Busting NEC myths (part 2)
Welcome again to this blog feature, we hope that you enjoyed the last one. The first blog built on the slot that NEC had at this year’s APM conference ‘Myth Busting: dispelling the myths to improve project delivery success’ . The part I in the title gave that bit of a clue that there could well be a number of myths to bust! And here are two more to think about…
Myth 3: Early warnings shouldn’t be encouraged
A number of clients/users still seem to have a concern about early warnings, a key feature of NEC contracts, fearing that they might be a pre-cursor to a contractor’s ‘claim’ or a compensation event (in NEC speak). One of the cornerstones of NEC contracts is that the contract should act as a stimulus to good management. So what does good management look like? There are many ideas that we can contribute here but the one I’d like to single out is ‘no surprises’ – a feature of good management to me means we have an ethos of no surprises; surprises are particularly annoying when they appear too late in the day to be able to do something about them. And that is what early warnings are all about, the earliest notification of something that might affect time, cost or quality to give the parties maximum time to avoid or reduce each matter as it is known about. In fact they can go further than that. There’s nothing to stop users pushing through possible opportunities as well as dealing with those negative matters.
The process is quite simple and is divided into two parts – notification and action. The notification is a reciprocal obligation on both parties to simply tell each other about the matter. This then gets logged. There are no further details necessary at this point. Either party can initiate what is called a risk reduction meeting at any time, for any duration, with any necessary people, using whatever forum is most appropriate. Those that attend then set about suggesting ways in which the matter can be avoided or reduced – and the best for both parties outcome is generally selected. Through this process comes risks and opportunities affecting both clients and their supply chain.
So early warnings are a good thing and should be encouraged. The earlier both parties know of a problem or opportunity gives them the best chance to solve or exploit this. More of these please on any project!
Myth 4: Wait until the job is finished before discussing changes
A key memory I have from my initial experience in construction was the oft said “let’s leave that discussion on change until the job is finished”. This actually was the theme of change management everywhere and still is today using other traditional forms of contract. Agree absolutely nothing. At all levels of the supply chain. Get on with the job. Wait until the job is over then cart off the engineering staff and bring in the cost people. In the meantime, somehow businesses had to try and forecast (guess?) what extensions of time there might be, what the final payment might be, how much resource might be needed for how long to close down the account, guess the financial year this all might happen and somehow predict what profit or loss might arise and when. My opinion of this is that it is a quite shambolic and completely unprofessional/unacceptable way of doing business. We can and should do much better and this much at least is owed to our clients, our sanity and our own businesses.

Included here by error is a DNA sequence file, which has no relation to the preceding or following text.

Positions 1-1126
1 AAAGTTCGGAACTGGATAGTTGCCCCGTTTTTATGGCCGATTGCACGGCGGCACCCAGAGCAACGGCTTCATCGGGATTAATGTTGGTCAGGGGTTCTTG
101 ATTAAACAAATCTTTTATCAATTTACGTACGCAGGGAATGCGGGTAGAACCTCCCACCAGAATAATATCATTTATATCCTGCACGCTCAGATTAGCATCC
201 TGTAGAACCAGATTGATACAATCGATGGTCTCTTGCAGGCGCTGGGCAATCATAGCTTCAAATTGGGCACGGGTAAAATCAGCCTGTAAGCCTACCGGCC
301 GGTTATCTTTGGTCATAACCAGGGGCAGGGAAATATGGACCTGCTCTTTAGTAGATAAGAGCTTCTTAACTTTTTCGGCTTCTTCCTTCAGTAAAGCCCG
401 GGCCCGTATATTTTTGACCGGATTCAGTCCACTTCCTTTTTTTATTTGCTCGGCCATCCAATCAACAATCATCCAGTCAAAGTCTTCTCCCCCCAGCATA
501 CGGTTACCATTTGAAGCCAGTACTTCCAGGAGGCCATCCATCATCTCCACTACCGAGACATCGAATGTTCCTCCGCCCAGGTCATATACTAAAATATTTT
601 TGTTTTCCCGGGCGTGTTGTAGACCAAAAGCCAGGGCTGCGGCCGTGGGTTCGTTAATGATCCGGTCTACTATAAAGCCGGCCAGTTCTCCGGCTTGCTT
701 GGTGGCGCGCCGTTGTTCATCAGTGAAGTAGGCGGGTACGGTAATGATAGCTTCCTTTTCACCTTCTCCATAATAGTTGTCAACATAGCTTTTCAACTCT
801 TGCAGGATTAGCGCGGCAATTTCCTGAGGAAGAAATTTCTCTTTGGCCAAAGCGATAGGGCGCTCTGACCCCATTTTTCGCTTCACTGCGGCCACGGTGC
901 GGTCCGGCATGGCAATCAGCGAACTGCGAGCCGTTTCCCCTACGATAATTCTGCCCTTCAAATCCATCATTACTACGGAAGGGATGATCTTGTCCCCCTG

So what do NEC contracts bring to the table that are so different? Well, what they have is a compensation event process (effectively change management). These deal with most of the usual changes that come about in construction – changes to the brief, late access, unforeseen ground conditions, bad weather and so on (though thankfully use better descriptors of each than I have used here!). Though probably the most complicated process in NEC contracts, the aim is that each compensation event is dealt with to conclusion in a fairly short time after each event arises – so each event on its own merits is dealt with in terms of both time and money. We therefore create a rolling final account approach to management and, if all goes well, very shortly after the works are completed on site, a final account is agreed but for perhaps any latent defects that might arise. So the client’s staff and contractor’s staff are charged with rolling their sleeves up and getting stuck into forecasting/agreeing the time/cost effects of all compensation events in a timely manner. Hard work? Of course it is, but my experience is that it only gets harder the longer one leaves it and memories fade.
There are a prescriptive set of rules to be followed and if the contractor or client doesn’t do what they should do then there are provisions in the contractor to keep moving the process on. We can do this as an industry, we just have to re-wire our DNA into genuine collaboration and a willing to knuckle down and put the hard work in during the job rather than building up an almighty mass of change to fall out over long after the job has finished. Better still, write brilliant tender documents in the first place that should better ensure the minimal amount of compensation events arise once the job is awarded, but that’s another story for another day…
This blog is written and sponsored by NEC.
Other myth-busting blogs: